This popular tradition continues with members holding two workshops each year filling 80 baskets for adults and children.

The Southampton Garden Club engages in a number of other projects each year that serve to strengthen the bond between the club and our local community. For example, each holiday season, club members gather to create floral arrangements for East End Hospice. And, in the fall of 2013, club members designed and planted a small garden at the side entrance of St. John’s Church, a long-time supporter of garden club activities.

National and Regional Support

Group for the East End is an environmental advocacy and education organization, committed to the preservation of eastern Long Island’s natural resources and rural heritage.  Formed in 1972 by local citizens concerned about mounting development pressures, the Group has fought passionately and steadfastly ever since to protect the region’s unique environment, agricultural tradition and quality of life.  (From the Mission Statement of Group for the East End)

In 2009, the 7 GCA Long Island garden clubs (Southampton GC, Three Harbors GC, North Country GC, South Side GC, North Suffolk GC, GC of East Hampton, GC of Lawrence and the GCA New York Committee) joined forces to form the Long Island Tree Committee.  

Inspired by the GCA’s Centennial challenge to promote awareness of trees in local communities, the LITC extended these objectives to a wider audience. They planned a series of four annual symposia at notable regional institutions. Their objective was to promote awareness of the value of trees and forests to our environment and welfare and to recognize that we need a shift in our current horticultural paradigms to accommodate a changing ecology. Their goal: to inspire curiosity and build knowledge about plants and wooded landscapes in order to enhance life, preserve nature and advance sound stewardship practices. Their solution: to help sustain a healthy natural landscape, collaboration must be fostered among diverse groups and organizations such as property owners, landscape designers, land trusts, watershed associates and municipal boards.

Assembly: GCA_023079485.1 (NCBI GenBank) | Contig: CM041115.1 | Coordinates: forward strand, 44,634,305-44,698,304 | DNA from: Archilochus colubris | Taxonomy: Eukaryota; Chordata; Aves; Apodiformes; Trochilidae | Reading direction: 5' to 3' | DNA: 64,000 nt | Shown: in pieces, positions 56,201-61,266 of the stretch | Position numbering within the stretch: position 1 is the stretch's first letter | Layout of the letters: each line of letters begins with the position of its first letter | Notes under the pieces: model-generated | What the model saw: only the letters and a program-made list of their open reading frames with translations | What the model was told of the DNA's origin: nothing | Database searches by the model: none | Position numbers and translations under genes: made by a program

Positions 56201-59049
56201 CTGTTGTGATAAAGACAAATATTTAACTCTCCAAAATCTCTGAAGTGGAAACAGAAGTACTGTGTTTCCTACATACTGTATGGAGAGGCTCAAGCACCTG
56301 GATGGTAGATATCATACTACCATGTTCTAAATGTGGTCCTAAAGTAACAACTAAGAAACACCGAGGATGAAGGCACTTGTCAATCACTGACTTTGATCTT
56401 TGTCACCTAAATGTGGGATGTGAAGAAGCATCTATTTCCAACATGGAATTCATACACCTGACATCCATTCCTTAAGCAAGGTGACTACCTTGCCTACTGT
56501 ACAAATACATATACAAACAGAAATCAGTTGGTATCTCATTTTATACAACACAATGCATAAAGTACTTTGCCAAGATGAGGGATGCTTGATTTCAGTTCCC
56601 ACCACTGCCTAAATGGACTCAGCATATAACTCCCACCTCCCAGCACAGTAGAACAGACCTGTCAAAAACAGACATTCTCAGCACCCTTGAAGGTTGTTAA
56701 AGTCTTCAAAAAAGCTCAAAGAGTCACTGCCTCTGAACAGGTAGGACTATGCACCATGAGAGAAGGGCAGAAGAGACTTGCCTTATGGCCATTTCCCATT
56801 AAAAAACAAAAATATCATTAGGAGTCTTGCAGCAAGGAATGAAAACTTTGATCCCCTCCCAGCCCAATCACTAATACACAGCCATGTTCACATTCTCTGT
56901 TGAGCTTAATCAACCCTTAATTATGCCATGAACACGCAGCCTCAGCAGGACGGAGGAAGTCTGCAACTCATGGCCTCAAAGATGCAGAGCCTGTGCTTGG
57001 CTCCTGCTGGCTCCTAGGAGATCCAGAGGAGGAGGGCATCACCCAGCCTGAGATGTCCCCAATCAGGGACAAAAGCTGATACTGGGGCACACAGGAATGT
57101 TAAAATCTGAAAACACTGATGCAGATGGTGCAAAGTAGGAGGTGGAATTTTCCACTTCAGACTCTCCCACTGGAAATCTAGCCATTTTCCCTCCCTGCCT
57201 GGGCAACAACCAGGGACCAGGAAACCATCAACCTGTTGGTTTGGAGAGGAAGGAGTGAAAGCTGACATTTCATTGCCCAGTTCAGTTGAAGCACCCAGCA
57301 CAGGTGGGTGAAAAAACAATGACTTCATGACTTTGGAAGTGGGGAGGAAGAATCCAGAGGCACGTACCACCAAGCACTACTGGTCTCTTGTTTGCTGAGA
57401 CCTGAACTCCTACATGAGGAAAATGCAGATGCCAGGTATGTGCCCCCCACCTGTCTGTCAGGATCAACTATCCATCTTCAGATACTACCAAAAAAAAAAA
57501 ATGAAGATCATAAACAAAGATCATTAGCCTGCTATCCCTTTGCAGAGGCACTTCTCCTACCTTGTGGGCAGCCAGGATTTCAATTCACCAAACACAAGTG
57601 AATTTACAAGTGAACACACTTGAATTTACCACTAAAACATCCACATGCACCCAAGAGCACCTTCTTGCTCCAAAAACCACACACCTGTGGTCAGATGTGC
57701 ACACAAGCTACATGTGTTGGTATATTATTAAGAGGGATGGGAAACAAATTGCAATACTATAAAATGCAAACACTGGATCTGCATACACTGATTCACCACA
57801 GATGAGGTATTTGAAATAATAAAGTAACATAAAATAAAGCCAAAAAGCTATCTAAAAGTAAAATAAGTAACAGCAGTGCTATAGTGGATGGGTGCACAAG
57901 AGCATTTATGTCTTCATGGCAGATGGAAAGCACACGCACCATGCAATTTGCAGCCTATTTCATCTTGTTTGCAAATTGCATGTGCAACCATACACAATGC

To carry on their educational goal, the LITC has funded a GCA Zone VI Fellowship in Urban Forestry and contributed to the Elizabeth Abernathy Hull Fund for Early Environmental Education.